For policy makers
As governments implement the Sendai Framework for Disaster Risk Reduction, they learn the importance of protecting animals to safeguard livelihoods. This section supports national authorities to incorporate animal protection in DRR strategies.
Governments are responsible for developing and implementing national disaster risk reduction strategies that include the protection of animals. This involves the co-ordination of civil defense and agriculture, or livestock ministries.
Non-governmental organizations (NGOs) like ours, and academia, can help government officials effectively implement the strategy.
For the best protection of people and animals, national strategies should align with local and regional plans. Animal owners and the private sector are in the best position to provide input and feedback on the local reality. They prepare and take steps to reduce the risks associated with animals in a disaster, and so these stakeholders should be continually consulted by national governments.
PrepVet is an online preparedness and response toolkit to help protect animals in disasters. It trains veterinarians, who can then pass their key skills on to animal owners and government officials.
As livestock, wildlife and pets are a central concern to all affected by a disaster regardless of location, we have worked with the Red Cross to expand use of PrepVet globally.
The Sendai Framework considers livestock animals as key productive assets that need investment and expertise for resilience. PrepVet is a low-cost tool countries can adopt from community to government level, to enhance disaster preparedness and help meet the framework's targets.
Preparedness culture and international recognition
Disaster risk reduction strategies reflect a country’s preparedness culture.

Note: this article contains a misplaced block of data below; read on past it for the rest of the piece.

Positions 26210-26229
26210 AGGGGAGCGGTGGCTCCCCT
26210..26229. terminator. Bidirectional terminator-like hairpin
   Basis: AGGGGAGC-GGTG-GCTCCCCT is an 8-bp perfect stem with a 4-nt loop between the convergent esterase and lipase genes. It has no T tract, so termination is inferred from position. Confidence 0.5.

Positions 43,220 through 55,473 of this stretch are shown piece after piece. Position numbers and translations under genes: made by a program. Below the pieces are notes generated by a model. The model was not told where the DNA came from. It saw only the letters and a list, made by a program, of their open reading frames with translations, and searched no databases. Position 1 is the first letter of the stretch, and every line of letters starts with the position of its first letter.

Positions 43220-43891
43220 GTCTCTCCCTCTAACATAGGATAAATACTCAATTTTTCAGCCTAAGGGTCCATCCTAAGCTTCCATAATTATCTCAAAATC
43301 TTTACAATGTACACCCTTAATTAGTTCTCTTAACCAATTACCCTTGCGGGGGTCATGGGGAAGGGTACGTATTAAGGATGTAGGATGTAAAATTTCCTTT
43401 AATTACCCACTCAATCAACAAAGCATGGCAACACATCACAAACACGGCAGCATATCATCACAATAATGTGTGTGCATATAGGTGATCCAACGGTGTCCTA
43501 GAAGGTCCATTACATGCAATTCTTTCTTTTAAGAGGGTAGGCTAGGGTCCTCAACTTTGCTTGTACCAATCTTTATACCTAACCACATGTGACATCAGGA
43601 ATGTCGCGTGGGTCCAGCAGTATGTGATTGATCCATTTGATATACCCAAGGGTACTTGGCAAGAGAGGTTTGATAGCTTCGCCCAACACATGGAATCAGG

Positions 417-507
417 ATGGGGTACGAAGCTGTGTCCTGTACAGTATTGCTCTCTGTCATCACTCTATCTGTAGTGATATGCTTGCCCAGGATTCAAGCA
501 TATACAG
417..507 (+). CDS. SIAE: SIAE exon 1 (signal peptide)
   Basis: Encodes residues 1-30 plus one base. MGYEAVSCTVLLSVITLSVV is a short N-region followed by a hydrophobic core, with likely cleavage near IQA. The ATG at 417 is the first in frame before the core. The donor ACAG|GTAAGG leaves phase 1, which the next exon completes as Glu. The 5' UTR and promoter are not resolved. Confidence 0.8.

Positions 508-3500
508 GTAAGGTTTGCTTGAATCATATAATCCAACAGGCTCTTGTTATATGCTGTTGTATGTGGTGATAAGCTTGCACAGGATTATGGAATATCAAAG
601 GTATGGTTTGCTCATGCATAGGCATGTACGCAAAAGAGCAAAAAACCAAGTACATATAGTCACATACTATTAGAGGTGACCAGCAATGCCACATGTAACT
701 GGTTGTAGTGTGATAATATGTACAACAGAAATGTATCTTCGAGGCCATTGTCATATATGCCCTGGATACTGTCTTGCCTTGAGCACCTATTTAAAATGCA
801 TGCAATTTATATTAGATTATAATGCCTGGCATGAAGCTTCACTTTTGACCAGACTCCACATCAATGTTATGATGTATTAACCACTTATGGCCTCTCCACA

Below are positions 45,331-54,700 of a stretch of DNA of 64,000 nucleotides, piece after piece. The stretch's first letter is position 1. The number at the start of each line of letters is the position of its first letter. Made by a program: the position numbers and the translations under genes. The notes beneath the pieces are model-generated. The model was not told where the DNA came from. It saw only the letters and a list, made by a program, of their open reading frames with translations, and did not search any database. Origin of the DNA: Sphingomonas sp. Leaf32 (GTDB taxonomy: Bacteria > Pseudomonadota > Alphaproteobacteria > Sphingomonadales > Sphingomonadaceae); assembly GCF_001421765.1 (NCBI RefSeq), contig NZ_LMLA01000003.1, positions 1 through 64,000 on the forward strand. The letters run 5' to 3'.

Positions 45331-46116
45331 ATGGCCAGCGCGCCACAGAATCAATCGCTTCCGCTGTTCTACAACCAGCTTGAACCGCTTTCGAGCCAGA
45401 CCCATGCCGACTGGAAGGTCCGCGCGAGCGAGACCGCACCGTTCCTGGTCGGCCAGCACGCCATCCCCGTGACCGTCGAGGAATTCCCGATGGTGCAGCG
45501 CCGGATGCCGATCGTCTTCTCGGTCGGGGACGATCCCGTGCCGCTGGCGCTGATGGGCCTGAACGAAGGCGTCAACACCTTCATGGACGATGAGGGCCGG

Countries with a good preparedness culture recognise the value of animals, and work to protect them in disaster-prone areas. Strategies including animal protection are often a means of assessing the alignment to The Sendai Framework. The number of higher-level veterinarian educational programs offering PrepVet can also indicate the level of a country's strength in this area.
We encourage national governments to communicate the need to protect animals in disasters to the public. Raising awareness around this can have a positive impact on the number of animal owners implementing preparedness measures.
Governments protecting animals in disasters should share their strategies to encourage and share knowledge with other countries. Sharing experiences and achievements at regional and international events (such as conferences) also helps mainstream the means to implement The Sendai Framework.
Animal census data informs better policy and practical decisions, allowing governments to understand the impact disasters have on the livestock sector and livelihoods.
Animal census should address, at least, livestock and pet populations. They should be integrated to Damage Assessment and Needs Analysis (DANA) and risk maps. National governments are mainly responsible for coordinating data at the national level.
Animal owners are the key stakeholder that can collect and provide information to the census. NGOs and academia can assist local and national governments develop and integrate data systems and identify key indicators, as well as analyse the impact of animal loss and vulnerability on livelihoods.